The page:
[ kuht-bak ]
See synonyms for cutback on
  1. a reduction in rate, quantity, etc.: a cutback in production.

  2. a return in the course of a story, motion picture, etc., to earlier events.

  1. Football. a play in which the ball-carrier abruptly reverses direction, especially by starting to make an end run and then turning suddenly to run toward the middle of the line.

  2. a maneuver in surfing of heading the surfboard back toward a wave's crest.

Origin of cutback

First recorded in 1895–1900; noun use of verb phrase cut back Unabridged Based on the Random House Unabridged Dictionary, © Random House, Inc. 2023

How to use cutback in a sentence

  • Mr. Stallings, may I cut back some of the Diamond D animals in the mixed herd?

    The Pony Rider Boys in Texas | Frank Gee Patchin
  • Many of these growers now cut back their seedlings to bare limbs, and grafted the new orange on these branches.

    Stories of California | Ella M. Sexton
  • Every day he planted new flowers, cut back rough bushes, and coaxed out graceful ones.

    Freckles | Gene Stratton-Porter
  • I cut back to Carrie Johnstone, the footage of her sitting at the board table with Rooney, laughing.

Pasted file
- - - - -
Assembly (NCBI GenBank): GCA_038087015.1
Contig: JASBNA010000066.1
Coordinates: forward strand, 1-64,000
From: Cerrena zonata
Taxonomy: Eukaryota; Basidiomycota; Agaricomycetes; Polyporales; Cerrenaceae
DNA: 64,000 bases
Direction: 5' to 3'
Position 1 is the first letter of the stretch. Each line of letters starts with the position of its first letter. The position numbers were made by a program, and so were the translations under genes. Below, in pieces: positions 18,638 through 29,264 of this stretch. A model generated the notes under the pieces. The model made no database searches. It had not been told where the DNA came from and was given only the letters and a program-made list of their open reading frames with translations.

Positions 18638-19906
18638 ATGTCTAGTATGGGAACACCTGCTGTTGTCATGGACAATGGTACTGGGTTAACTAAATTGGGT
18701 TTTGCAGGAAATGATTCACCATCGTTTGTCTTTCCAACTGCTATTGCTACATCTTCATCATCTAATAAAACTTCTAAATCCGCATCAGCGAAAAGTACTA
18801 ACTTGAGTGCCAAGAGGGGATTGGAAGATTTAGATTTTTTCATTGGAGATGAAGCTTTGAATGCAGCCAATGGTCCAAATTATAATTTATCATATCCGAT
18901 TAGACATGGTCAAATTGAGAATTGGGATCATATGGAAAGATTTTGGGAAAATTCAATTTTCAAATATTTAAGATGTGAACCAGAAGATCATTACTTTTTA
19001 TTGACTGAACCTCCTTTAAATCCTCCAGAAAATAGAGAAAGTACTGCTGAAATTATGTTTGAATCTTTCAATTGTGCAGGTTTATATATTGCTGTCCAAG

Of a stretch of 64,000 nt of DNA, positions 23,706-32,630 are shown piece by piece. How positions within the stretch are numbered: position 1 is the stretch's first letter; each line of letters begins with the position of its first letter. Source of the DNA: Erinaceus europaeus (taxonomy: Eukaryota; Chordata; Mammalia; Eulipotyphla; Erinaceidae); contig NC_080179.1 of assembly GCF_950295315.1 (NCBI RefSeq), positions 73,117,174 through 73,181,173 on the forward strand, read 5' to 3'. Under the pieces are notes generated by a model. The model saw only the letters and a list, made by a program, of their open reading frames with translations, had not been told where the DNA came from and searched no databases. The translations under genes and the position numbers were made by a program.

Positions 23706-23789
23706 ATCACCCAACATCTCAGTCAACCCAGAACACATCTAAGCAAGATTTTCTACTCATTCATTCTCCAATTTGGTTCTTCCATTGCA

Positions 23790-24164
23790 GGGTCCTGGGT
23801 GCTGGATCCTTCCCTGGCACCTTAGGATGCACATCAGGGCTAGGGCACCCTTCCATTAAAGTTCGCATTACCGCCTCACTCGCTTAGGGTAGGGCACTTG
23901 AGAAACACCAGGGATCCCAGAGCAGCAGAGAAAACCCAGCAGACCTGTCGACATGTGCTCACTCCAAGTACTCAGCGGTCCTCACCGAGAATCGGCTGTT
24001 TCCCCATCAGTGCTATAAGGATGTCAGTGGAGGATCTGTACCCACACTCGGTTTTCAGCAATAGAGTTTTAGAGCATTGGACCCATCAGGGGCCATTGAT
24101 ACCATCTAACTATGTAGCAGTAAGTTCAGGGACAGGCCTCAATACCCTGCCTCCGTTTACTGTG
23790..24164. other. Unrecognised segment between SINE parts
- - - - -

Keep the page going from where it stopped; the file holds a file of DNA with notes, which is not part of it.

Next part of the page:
Little Brother | Cory Doctorow
  • And there's the college over there; we will go home that way, and find out a short cut back to Elm Fields.

    Salome | Emma Marshall

British Dictionary definitions for cutback


/ (ˈkʌtˌbæk) /

  1. a decrease or reduction

  2. another word (esp US) for flashback

verbcut back (adverb)
  1. (tr) to shorten by cutting off the end; prune

  2. (when intr, foll by on) to reduce or make a reduction (in)

  1. (intr) mainly US (in films) to show an event that took place earlier in the narrative; flash back

Collins English Dictionary - Complete & Unabridged 2012 Digital Edition © William Collins Sons & Co. Ltd. 1979, 1986 © HarperCollins Publishers 1998, 2000, 2003, 2005, 2006, 2007, 2009, 2012

Other Idioms and Phrases with cutback


Shorten by cutting, prune, as in It's time we cut back these bushes. [1860s]

The American Heritage® Idioms Dictionary Copyright © 2002, 2001, 1995 by Houghton Mifflin Harcourt Publishing Company. Published by Houghton Mifflin Harcourt Publishing Company.